History is a very important subject, as it teaches us about the world, our country, our towns, and our communities and how these came to be what they are today.
Not only is it relevant to those who want to study or work in an environment that requires historical knowledge, but it is also very valuable for all to understand what our ancestors went through to make the life we live possible. That is why it is so important for children to know about their past as early as possible, so that they may grow in curiosity as they get older and show an interest in being one of the people or part of one of the movements in time that changes history for their descendants!
All children are budding historians, they just need a parent or educator to encourage them with their exploration and discovery of histories from the ancient world to the modern world.
While lessons on an education institution curriculum may be the most informative way of learning about the chronological history of the world, younger kids may need a different approach and narrative. Also, what better way to teach kids of all ages about how stuff works, like slavery, presidency, democracy, heritage, than to cast aside the history textbooks and lesson plans for a moment and tell them in a brief and organized way about international and national history? You may miss out some key facts that a history teacher wouldn’t forget, but at least you are offering your little one the chance to gain perspective on a number of historical events before they start their History course at school.
You might find that learning activities like educational games on certain subjects of History help them to appreciate the fun facts about civilization, as well as take on board the not so fun elements of the eras covered. Illustrated books might also be a good way of teaching them in a lighthearted way about important historical matters.
You can teach your children about historical matters, like the potato famine for instance, at almost any time. Photo credit: evoo73 on Visualhunt
Children, and adults for that matter, so often think that History is a useless lesson that teaches them about people they never knew and about wars that are totally irrelevant to them, but what they don’t realise is that all of these historical events which they read about in their History books are linked to them and their personal history too!
Everything has a knock-on effect in life, almost like karma, but History is factual evidence of how one action can impact on the next. History is a bit like a series of ‘what if?’s!
Even things that happened in Ancient Greece or the Middle Ages impact on society today, so it is important to learn about these times, even if only briefly, to understand the next stages of History that lead us to modern day.
Of course, when teaching children about History, a teacher isn’t going to offer them an intense period by period account of all of time, but they will try to make History fun by mixing up elements of real-life events with the notion that we all have our own history too. This helps to make History more interesting to each and every individual, regardless of their interests, and reinforces the fact that History is all around us!
Furthermore, the teaching of History makes young learners realise from an early age that they, as individuals, have the power to make changes in the world, and not just by becoming the prime minister or a president! For instance, discovering about male and female leaders or influential people can really inspire young minds to find their own purpose and place in History. Both theirs and that of their future!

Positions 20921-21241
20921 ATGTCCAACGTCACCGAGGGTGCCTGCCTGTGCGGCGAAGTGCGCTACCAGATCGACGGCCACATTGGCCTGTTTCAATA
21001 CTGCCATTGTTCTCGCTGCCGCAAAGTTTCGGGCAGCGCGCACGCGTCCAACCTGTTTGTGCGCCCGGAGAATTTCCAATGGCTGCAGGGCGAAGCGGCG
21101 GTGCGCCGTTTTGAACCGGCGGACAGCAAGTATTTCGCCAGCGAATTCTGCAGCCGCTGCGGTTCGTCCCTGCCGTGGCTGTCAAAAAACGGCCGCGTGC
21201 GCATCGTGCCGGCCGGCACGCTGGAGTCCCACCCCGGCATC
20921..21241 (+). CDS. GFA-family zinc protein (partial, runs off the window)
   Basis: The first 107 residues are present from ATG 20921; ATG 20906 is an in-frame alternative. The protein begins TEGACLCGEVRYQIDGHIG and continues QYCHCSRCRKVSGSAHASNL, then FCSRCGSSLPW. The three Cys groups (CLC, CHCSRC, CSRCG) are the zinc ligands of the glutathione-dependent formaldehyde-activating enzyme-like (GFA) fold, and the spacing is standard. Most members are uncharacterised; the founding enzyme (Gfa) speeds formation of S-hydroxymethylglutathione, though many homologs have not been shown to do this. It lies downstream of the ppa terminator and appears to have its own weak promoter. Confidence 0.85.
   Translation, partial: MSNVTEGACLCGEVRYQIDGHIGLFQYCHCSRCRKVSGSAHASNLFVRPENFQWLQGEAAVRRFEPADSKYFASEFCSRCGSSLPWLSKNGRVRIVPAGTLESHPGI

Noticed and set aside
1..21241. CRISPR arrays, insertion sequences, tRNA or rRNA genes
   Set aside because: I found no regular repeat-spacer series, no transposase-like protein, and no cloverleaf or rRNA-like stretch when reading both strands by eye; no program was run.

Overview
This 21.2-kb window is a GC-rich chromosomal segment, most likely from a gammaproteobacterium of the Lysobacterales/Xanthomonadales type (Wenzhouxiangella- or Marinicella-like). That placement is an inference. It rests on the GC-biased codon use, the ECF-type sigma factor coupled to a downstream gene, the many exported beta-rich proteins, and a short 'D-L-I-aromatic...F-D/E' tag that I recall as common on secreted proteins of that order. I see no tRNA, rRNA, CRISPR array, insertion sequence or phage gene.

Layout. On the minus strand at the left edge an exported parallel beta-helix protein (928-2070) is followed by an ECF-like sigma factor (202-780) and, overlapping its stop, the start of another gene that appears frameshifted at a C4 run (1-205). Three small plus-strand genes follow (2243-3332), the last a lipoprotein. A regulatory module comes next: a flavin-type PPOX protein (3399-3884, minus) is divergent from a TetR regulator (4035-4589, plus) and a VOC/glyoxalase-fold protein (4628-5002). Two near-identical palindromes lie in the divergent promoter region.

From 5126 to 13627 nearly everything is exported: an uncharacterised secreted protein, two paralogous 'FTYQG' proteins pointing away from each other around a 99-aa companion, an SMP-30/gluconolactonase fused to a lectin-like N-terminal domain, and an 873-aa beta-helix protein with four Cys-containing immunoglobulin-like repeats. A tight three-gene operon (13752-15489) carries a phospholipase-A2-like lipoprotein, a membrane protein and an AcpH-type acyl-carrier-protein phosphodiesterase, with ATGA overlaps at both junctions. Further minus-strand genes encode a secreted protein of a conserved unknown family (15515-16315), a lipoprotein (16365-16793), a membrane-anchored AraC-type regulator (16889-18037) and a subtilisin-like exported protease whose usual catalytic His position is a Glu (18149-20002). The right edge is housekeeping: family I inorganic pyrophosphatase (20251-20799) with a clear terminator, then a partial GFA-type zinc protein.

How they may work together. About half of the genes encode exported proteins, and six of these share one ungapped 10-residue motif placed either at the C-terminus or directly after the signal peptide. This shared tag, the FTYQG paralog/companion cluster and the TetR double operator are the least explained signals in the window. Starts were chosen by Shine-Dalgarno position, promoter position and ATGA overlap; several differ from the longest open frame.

While children can learn a lot through film and TV, one of the best places to get factual information rather than fictional representations of History, remarkable figures and life-changing events is in books or by using academic websites. Let’s start with just some of the books that could teach and inspire your little ones.
Fantastically Great Women Who Made History
‘Fantastically Great Women Who Made History’ is the follow-up to Kate Pankhurst’s ‘Fantastically Great Women Who Changed the World’, and looks at the stories, accomplishments, and adventures of many more brilliant women from throughout history.
Included are Harriet Tubman, Mary Shelley, Pocahontas, Ada Lovelace, plus many other remarkable women. The illustrated book offers engaging text, and truly celebrates some of the inspirational women who put their mark on the world we live in.
Politics for Beginners
What Happened When in the World
Explorers Sticker Book
Frightful First World War
World War II
See Inside History of Britain
Rob Lloyd Jones
World War I
This History book offers a good amount of detailed information with equally good visual representations to enhance the text and help the understanding of many of the key aspects and battles of the great war. The photographs and battle maps are in full colour, very detailed and easy to follow. While no account of a war can be completely accurate, detailed and unbiased, this text highlights many facts that people don’t know about this significant war.
World War II
The National Archives: The Buildings That Made London
The Diary of Anne Frank (Abridged for young readers)
The Diary of Anne Frank is a must-read for young historians. Photo credit: dayman1776 on Visual hunt
Top 50 Kings and Queens
100 Women Who Made History
History Year by Year
This now archived page on the BBC pages is dedicated to children learning about History and enables them to enter ancient worlds, meet famous people from History and discover interesting facts by exploring the various sections, games, and activities offered by the professionals behind the fun and animated site.
Upon falling on the History For Kids page, a gallant knight throws up a range of options of paths for you or your child to choose, which are as follows:
As you can see from this selection of areas covered, the website offers a broad overview of both British and World History as well as details on ancient civilisations. Not only are the different topics covered in easy-to-understand language, they offer up numerous opportunities for interactive learning with a range of games and activities to make use of.
This makes learning fun for all, whether you are doing a Year 5 History assignment with your child or you are looking at the pages as a fifteen-year-old and trying to make sense of a specific period in History that has left you a bit baffled!